DietPi is a scaled-down lightweight Debian OS distribution that can run on a variety of platforms.  In this post, I'll show you how to install the VMware version on ESXi.

This post was inspired by the following exchange with a colleague:

Why DietPi?

Sometimes you just want a basic Linux machine to test with for a few minutes or hours, but you don't want to deal with the time it takes to download a whole distribution, create a VM, configure it, go through the initial setup, etc.  As flexible as Ubuntu is, it's not exactly lightweight, either.

Doing your testing with a Raspberry Pi can make this process a bit easier, but you still have to download an image, find a microSD card, make sure you don't already have something on it, and then burn the image to it.  Even after that's done, your RaspberryPi is now unavailable for other, more steady-state, uses.

Enter DietPi.

What is DietPi?

As you might have already guessed (especially if you read the lede), DietPi is an extremely lightweight Debian OS image that runs on a variety of platforms.  Although its creation and development is focused on single-board computers (SBCs) like the Raspberry Pi and Odroid, it's also available in virtual format for VMware, VirtualBox, and Hyper-V.  It comes with a really slick interface for common configuration and interface tasks, and a solid set of DietPi optimized software packages that can be added post-install.

If it's so easy, why did you write this post?

Short answer: The VMware distribution of DietPi is created for VMware Workstation, and I run ESXi using the web console (ie. no vSphere Client or vCenter), so there's no easy way to convert the distribution for my purposes.

Or is there?

Prep VMware ESXi

Here's how I managed to get things going.

The first thing we need to do is to enable the ESXi console shell and SSH server on ESXi, because we need to get the DietPi distribution to a datastore and have access to the CLI on our host.

In the ESXi web client, you enable them under the Actions menu:

Enable SSH and console in ESXi

You might also want to enable the SSH client on your ESXi host to make it easier to SCP from the host itself.  This is done under the Networking sidebar, on the Firewall rules tab:

Enable SSH Client under Firewall rules

Download and convert the image

Next, download the DietPi VMware image from

Note: The current image is DietPi_VMware-x86_64-Buster.7z, so you will have to download it to a device that can uncompress the 7zip format.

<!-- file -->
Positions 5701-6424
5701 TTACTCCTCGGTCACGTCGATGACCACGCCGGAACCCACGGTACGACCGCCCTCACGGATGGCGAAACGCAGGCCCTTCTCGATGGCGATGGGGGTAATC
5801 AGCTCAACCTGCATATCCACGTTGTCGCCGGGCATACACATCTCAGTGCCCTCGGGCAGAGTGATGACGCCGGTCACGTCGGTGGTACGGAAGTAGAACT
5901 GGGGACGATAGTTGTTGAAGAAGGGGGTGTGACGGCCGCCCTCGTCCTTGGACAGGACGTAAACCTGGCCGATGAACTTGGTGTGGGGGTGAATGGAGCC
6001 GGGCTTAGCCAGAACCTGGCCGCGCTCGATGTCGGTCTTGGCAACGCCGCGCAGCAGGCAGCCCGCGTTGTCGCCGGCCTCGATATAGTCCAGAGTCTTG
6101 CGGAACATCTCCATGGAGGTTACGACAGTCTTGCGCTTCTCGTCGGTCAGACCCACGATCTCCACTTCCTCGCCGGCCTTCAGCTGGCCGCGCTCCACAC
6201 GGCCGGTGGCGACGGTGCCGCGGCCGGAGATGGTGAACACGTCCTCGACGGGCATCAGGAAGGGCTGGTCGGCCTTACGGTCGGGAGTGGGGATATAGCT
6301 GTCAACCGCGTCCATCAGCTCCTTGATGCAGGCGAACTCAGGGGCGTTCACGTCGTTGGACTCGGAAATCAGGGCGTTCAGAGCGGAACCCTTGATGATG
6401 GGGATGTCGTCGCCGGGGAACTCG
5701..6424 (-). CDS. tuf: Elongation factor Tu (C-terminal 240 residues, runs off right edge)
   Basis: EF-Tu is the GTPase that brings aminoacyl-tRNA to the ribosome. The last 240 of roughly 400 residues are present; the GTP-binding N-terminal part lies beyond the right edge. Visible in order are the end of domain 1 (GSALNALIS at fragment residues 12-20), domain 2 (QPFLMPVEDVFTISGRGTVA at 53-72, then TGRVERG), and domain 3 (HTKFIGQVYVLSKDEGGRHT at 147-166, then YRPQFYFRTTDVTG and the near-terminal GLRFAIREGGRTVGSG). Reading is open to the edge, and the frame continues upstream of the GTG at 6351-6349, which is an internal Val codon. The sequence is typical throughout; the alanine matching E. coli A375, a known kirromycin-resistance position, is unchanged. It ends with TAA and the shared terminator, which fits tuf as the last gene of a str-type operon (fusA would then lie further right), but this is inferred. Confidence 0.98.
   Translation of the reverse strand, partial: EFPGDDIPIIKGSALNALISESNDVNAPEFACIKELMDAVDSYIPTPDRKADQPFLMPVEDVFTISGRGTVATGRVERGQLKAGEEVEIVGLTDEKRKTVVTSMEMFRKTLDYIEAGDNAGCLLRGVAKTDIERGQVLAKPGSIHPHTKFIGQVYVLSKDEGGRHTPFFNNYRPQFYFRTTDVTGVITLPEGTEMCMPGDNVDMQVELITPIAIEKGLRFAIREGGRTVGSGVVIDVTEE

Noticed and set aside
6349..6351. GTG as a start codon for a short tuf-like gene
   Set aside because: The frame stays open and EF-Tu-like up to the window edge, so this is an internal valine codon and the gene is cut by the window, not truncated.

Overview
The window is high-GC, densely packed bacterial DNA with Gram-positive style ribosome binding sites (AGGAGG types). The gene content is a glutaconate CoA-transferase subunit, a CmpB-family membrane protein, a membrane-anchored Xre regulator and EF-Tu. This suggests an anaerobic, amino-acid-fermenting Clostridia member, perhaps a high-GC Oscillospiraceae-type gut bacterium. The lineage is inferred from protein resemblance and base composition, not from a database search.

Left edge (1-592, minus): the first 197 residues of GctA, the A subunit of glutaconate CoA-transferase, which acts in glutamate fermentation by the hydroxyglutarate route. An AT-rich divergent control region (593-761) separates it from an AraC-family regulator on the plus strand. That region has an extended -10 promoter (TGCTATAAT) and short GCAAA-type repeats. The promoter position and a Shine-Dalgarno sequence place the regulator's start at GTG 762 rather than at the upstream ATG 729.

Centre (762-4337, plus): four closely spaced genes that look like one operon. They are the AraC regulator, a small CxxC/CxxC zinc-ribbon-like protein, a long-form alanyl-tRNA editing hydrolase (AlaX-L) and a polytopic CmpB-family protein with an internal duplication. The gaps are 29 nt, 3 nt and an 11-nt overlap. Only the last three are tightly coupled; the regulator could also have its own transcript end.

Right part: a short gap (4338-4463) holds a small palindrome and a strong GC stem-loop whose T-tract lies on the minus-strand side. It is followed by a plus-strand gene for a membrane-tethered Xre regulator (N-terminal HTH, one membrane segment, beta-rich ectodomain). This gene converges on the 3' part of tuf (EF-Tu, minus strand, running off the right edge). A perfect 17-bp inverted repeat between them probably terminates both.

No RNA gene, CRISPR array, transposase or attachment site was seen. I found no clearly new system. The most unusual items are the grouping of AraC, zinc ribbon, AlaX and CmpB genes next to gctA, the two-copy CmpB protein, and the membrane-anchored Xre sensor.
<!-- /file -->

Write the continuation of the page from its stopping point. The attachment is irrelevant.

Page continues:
Copy the resulting directory to a datastore on your ESXi host.  You can do this either with SCP or using the Datastore browser in the ESXi web client.

ESXi web console Datastore browser

The archive contains four files - We really only need the DietPi_VMware-x86_64-Buster.vmdk file for our purposes:

Now we're going to convert the VMware Workstation .vmdk file to a file useable by ESXi using the vmkfstools -i command, which will clone and convert the file:

vmkfstools -i DietPi_VMware-x86_64-Buster.vmdk DietPi_VMware_EXSi.vmdk

That's all we need to do in the ESXi CLI console.  The rest can be done from the web console.

Create the VM

UPDATE (1/23/2022): The latest version of DietPi (Bullseye) requires the "Guest OS version" below to be set to "Debian GNU/Linux 11 (64-bit)."

Finally, we just have to create a new virtual machine in ESXi and assign the new converted disk as the VM's Hard Disk.

Click "Create / Register VM"

Select "Create a new virtual machine" and click Next

Give the new VM a name.  I suggest naming it the same as the directory that you copied the DietPi VM in so that everything will be kept together.  Use the following options in this screen and click Next.

  • Compatibility: ESXi 6.7 virtual machine
  • Guest OS family: Linux
  • Guest OS version: Debian GNU/Linux 11 (64-bit)
Options for your new VM

Select a datastore to keep your new VM in.  Again, I suggest selecting the same datastore that you copied the DietPi files into.  Click Next.

In the Customize settings screen, you can increase the amount of memory assigned to the VM (I keep mine small for my purposes).  The important thing to do here is to delete Hard disk 1 by clicking the "x".  Then select "Add hard disk" and select "Existing hard disk."  You can then choose the converted disk image that we created above.

Selecting our converted hard disk image
Resulting Customize settings page with our converted image added as the Hard disk 

Click Next, and then Finish.

And we're done!

Running your new VM

Start your new DietPi VM, and you should get a login screen like this:

After logging-in, you will go through the first time setup process of DietPi that will perform some updates, allow you to change the default passwords, and install any packages that you would like to use.

How are you using DietPi?  Feel free to leave comments below or Tweet them at me @eiddor.